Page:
Recently I was happy to read in the newspaper that loans of the farmers were waived. By and large the farmers were delighted, that they would get the benefit of this Govt. venture. To their surprise, all were not given the privilege of waiving the loans. Again the rich farmers were the beneficiaries. This difference is not new to our country. Over the years the conditions of the farmers have remained the same. The frenzied slogans like sab saath sab ka vikas, mazbur kisan only become mere words in the mouth of well decorated (politically) politicians. Kisans continue to hear these slogans and wait for the ray of hope of relieving them from the misery.
Why are Indian farmers committing suicide on a mass scale? There are umpteen numbers of reasons. On an average around 15,400 farmers ended their lives each year between 1995- 2003. This number increased to more than 18,000 between 2004 and 2016. It is important to note that these suicides are happening on a decreasing base of farmers. Farmer count has fallen by 9 million since 2001 which makes the increase in suicide rates that much more alarming. There is no doubt that the agrarian community is facing a crisis.
Why is this happening in a developing country like India? In recent years, suicides among farmers have largely been attributed to debt, drought, crop failure or poor returns. But with such low income and high cost of cultivation, the farmers’ main source of capital for farming remains via loans and their main source of loans are money lenders. As they try to break even and somehow pay off their debts with exorbitant interests, a weather shock or fluctuation will push them into yet another cycle of borrowing. Unable to cope with the mounting debt and the inability to take care of their families, many choose to end their lives. A renowned physicist, environmentalist and feminist writer, Vandana Shiva, in her article “From seeds of suicide to seed of hope” tells that indebtedness is at the root of farmers’ taking their own lives. Debt is a reflection of negative economy. Two factors have transformed agriculture from a positive economy into a negative economy for peasants: the rising costs of production and the falling prices of farm commodities. Both these factors are rooted in the policies of trade liberalization and corporate globalization.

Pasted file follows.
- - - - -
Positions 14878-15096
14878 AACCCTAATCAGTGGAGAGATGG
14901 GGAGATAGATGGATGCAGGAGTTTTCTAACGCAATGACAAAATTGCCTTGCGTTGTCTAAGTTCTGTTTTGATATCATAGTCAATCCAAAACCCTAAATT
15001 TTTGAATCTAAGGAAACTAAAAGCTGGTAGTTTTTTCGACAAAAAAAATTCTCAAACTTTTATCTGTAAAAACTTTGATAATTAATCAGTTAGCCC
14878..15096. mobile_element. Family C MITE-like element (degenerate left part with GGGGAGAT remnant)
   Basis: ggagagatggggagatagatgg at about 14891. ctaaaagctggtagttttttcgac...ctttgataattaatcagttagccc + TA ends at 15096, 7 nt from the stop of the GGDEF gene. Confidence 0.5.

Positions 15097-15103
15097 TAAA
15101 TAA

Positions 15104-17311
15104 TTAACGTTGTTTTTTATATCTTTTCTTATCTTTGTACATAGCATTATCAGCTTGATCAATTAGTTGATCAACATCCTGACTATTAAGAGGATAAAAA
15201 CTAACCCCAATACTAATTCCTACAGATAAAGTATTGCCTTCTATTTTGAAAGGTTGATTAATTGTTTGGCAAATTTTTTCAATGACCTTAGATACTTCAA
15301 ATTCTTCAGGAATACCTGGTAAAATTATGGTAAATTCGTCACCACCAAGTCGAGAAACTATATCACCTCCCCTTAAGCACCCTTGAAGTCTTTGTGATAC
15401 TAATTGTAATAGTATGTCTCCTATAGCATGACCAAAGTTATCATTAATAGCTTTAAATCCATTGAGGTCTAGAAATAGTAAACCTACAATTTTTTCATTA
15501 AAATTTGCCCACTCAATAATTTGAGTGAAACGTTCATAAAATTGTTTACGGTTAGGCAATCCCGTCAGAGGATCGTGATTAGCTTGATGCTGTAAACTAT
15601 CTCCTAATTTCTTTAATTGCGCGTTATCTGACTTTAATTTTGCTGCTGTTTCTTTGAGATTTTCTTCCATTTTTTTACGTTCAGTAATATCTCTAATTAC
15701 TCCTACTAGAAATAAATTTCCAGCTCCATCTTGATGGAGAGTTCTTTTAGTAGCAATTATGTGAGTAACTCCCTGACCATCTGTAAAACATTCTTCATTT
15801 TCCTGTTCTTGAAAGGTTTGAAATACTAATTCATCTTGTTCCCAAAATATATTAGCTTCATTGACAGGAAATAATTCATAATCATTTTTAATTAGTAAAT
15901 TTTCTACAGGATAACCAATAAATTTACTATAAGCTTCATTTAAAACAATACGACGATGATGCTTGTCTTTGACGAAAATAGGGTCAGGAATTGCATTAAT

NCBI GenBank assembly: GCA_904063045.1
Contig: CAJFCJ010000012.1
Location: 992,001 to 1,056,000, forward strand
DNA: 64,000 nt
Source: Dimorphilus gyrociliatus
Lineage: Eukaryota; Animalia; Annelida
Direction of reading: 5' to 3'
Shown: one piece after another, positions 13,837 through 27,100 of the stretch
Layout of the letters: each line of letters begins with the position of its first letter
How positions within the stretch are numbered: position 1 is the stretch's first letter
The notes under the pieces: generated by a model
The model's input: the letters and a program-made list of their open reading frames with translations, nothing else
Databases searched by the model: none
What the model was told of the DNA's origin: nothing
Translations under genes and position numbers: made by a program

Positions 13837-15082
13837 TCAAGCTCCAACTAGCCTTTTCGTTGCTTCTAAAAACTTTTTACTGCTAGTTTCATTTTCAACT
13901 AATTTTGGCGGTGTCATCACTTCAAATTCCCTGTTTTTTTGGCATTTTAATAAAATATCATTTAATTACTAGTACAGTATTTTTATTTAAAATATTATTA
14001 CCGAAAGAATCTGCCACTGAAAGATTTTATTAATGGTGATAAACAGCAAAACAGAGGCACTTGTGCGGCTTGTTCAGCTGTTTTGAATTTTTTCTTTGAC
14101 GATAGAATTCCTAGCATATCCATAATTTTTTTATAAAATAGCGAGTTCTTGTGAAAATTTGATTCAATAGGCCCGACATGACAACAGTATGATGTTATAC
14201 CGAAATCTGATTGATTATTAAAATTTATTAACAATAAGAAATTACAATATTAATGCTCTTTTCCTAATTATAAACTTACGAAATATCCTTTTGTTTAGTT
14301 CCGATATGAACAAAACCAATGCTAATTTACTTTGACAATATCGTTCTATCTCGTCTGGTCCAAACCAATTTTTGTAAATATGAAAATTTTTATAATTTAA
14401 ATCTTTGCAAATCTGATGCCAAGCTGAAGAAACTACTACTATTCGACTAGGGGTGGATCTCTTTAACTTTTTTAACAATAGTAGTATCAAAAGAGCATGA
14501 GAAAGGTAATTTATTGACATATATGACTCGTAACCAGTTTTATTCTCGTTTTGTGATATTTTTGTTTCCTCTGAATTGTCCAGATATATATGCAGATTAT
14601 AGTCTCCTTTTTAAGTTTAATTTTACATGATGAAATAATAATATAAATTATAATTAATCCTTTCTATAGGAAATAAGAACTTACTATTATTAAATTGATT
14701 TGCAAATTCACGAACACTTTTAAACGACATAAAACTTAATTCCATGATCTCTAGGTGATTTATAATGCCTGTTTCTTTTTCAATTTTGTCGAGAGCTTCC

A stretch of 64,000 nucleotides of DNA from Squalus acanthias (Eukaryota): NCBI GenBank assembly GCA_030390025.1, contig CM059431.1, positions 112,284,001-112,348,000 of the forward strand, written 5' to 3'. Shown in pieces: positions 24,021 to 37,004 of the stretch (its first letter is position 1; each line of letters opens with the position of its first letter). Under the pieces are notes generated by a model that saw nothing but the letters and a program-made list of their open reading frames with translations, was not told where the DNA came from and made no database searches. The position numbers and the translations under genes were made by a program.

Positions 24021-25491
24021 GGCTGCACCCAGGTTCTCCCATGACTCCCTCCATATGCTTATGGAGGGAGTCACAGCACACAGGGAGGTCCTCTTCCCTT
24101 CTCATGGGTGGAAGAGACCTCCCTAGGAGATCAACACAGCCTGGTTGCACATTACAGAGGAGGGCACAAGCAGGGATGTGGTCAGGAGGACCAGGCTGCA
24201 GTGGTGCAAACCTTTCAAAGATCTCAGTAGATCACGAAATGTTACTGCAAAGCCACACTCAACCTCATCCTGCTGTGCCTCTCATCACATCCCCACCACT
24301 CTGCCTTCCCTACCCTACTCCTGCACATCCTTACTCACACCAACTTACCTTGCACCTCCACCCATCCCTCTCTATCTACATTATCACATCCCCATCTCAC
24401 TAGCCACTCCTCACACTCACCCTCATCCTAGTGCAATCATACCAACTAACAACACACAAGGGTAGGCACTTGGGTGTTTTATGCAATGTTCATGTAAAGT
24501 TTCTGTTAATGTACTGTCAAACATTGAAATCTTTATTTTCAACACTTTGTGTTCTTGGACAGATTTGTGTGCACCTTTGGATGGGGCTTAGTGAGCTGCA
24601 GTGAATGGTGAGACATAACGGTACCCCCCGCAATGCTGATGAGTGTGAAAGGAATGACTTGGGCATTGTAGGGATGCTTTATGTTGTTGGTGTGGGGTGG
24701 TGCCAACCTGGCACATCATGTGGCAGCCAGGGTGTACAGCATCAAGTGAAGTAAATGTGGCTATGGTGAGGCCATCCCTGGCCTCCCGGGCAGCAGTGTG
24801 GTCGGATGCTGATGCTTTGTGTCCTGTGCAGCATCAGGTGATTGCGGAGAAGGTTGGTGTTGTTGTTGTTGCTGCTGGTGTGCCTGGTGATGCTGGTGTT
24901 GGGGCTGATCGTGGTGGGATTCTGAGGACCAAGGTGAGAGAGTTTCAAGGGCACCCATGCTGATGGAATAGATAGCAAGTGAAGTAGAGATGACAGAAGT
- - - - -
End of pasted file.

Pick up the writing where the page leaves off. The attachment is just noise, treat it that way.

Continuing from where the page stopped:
Theologian George Soares Prabhu names the Indian context as “Cry-for-life” situation. Such cry also involves “The cry for survival”, which arises from the massive economic deprivation. The situation of the farming community is one of such cries that affect our country. The bitter cry of the farmers has not been heard. If the government gets down to the grass root of the problems of the farmers community then by and large we will be able to see a ray of hope on the faces of the farmers. Hence, collective effort is the need of the hour. Instead of spending money for unnecessary projects that have no sustainable growth and development, the state should work out constructive strategies for the sustainable development programs towards the future of our farmers. Rectifying the situation of the agrarian community is a Himalayan task. Only if we generate love and compassion in our hearts and come together as one can we hope to make a change. All need to join their hands in working together to solve this crisis. Everyone who eats has a stake for the well-being of our hard pressed small earning farmers. Hence it is crucial for the government and NGO’s to work together, on a local, national and global level, to address and solve this critical issue.
Pradeep Crasta SJ
[ Pradeep is a 3rd year student of Theology at JDV]